Sometimes extraordinary individuals bear witness to key moments of History. These individuals may not always be well known to the wider public but they nonetheless provide us with an exceptional historical legacy. Auguste FRANÇOIS (1857-1935) is undoubtedly one such man.
In China, he is known as 方苏雅 (Fang Su Ya).
Born in the French Lorraine region, he started his career as a civil servant, in Arras, before being appointed in Nancy, and then in Paris. After an initial period working within the administration, he was then transferred to the Foreign Office, and thus, rather by chance, he embarked upon a diplomatic career that was to lead him to the Far East.
With the exception of a short period during which he was Consul in Paraguay, Auguste François’s career unfolded in the Far East where he was on mission firstly in Vietnam (French Tonkin, at the time), and then in China, where his special official status granted him exceptional autonomy.
As France's Consul and Government Delegate in Yunnan, he had to face the rivalries and conflicting interests between the French Ministry of Foreign Affairs and the Ministry of Colonies, and was also put under pressure by industrial lobbies, whilst dealing in parallel with the religious aspirations of the Paris Foreign Missions Society (a Roman Catholic Missionary organisation). In such a hostile environment, Auguste François showed a rare ability to form his own opinion and rely on his own fortitude to guide his policy.
He was extremely lucid about the fact that any confrontation with China would inevitably lead to a stalemate, and he therefore sought to avoid diplomatic complications, whilst refusing to be a martyr. Despite this pragmatism, he also showed great courage. During the xenophobic Boxer uprising of 1900, he kept his cool when his consulate was besieged and ransacked by Chinese rioters and saved the lives of all the French residents whom he had gathered there in a gesture that earned him a moment of fame. His name is also connected with the Yunnan railway, for which he negotiated a concession.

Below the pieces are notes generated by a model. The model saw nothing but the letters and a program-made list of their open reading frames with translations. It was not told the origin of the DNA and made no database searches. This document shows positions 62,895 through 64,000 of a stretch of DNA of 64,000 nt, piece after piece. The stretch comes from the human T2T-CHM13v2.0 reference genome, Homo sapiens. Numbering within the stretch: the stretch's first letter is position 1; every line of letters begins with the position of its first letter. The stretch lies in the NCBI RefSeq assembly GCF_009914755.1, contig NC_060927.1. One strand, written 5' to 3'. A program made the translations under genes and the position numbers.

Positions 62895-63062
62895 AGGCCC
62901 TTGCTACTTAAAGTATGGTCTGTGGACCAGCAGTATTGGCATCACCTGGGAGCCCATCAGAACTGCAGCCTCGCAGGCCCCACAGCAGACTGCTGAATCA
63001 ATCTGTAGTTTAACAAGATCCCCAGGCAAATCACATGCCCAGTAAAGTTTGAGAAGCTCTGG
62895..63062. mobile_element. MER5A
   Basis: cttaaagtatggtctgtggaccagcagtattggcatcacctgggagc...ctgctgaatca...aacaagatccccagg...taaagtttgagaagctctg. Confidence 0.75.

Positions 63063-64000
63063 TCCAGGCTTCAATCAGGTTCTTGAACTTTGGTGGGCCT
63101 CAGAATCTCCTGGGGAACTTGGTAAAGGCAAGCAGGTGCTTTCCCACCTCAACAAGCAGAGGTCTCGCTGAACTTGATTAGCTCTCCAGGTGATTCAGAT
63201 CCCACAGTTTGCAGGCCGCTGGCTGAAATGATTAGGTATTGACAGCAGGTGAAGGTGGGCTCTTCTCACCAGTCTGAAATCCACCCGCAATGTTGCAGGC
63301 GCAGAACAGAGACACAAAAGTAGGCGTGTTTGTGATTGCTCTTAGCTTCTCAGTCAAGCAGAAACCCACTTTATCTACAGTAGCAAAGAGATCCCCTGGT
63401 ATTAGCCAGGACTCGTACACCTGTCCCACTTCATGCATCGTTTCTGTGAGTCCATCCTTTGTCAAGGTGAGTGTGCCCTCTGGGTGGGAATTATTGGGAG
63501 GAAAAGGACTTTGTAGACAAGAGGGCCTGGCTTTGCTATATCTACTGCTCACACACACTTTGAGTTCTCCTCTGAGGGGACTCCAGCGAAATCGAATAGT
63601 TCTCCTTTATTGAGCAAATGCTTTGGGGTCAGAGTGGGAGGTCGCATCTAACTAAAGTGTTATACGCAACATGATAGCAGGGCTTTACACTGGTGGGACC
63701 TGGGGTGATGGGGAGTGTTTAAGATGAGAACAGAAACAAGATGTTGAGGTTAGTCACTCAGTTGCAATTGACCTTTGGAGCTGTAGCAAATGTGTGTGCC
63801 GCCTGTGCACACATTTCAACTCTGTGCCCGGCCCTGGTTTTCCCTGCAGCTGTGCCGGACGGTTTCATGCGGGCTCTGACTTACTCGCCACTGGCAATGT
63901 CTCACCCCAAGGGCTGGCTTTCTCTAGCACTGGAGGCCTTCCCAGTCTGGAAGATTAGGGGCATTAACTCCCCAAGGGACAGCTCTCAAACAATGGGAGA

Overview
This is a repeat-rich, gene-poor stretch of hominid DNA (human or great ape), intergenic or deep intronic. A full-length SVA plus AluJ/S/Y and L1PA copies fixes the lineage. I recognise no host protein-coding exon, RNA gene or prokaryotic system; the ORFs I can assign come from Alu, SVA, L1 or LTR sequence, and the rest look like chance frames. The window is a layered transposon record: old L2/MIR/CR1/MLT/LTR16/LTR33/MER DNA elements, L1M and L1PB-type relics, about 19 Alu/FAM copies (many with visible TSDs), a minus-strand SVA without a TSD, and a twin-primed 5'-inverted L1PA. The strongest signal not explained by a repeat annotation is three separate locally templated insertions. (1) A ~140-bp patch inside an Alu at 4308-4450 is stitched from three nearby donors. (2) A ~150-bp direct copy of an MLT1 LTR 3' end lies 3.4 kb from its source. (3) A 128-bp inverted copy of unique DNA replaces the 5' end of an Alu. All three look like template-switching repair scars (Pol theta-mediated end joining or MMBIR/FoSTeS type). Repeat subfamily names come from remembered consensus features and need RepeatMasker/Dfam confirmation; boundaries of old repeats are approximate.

Insatiably curious, independent minded and an amused and indefatigable observer, Auguste François was inspired by a need to narrate and share his experiences with his Parisian friends, and he showed great talent as a writer. He was also a passionate photographer and took thousands of pictures, offering us a vision of China before large-scale Western influences had their impact upon the country.
Moreover, from as early as 1901, only six years after the invention of cinema, Auguste François shot films showing everyday life in Yunnan.
His writings, photographs and films thus offer an invaluable historical testimony to China at the turn of the twentieth century.
Auguste François Association was created in Paris in 1990. Its aim is to make Auguste François known, through the preservation and publication of his works by books, photograph exhibitions, films or lectures.
Publication projects: Several texts written by Auguste François have yet to be published. Childhood memories from Lunéville during the 1870 Franco-German war / life in Paris working for the French Foreign Office / serving in Paraguay as French Consul in 1894-1895 / 1909 travel notes from Palestine... Each text also includes unpublished photographs.
Inventory and research: We are still working to find out the exact origin of each asset we have (photographs, papers, maps and objects). Auguste François, as well as Jean-Joseph Beauvais, his secretary, consistently sent material to their friends in France, and to various institutions (Geographical Society, Anthropological Society, Paris Foreign Missions Society, National Institute of Oriental Languages and Civilizations). An initial visit to the Yunnan Kunming Archives has also enabled us to find documents directly related to Auguste François.
Cultural exchanges between France and China: In 1997, contact was made with the Centre for International Exchange in Yunnan (CYICEC) and one of their representatives came to Paris to discover Auguste François’s photographs. An initial exhibition was held in 1997 at the Yunnan Provincial Museum in Kunming and was followed by many others in subsequent years in Peking, Chongqing, Chengdu, Xian and Zhengzhou, etc.
A Chinese adaptation of the album L’oeil du Consul (Through the Consul’s Eye) appeared, followed by the translation of Auguste François’s memoirs published in France under the title LE MANDARIN BLANC (The White Mandarin).
Cultural exchanges between France and Paraguay: In 2010, an archival collection (comprising texts, photos and documents) concerning Auguste François’s stay in Paraguay (1894-1895) was deposited at the El Cabildo cultural centre in Asunción. In 2011, photo exhibitions were presented in Asunción and in Curitiba in Brazil.
Several films and videos are also available.
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Updated : May 24th 2017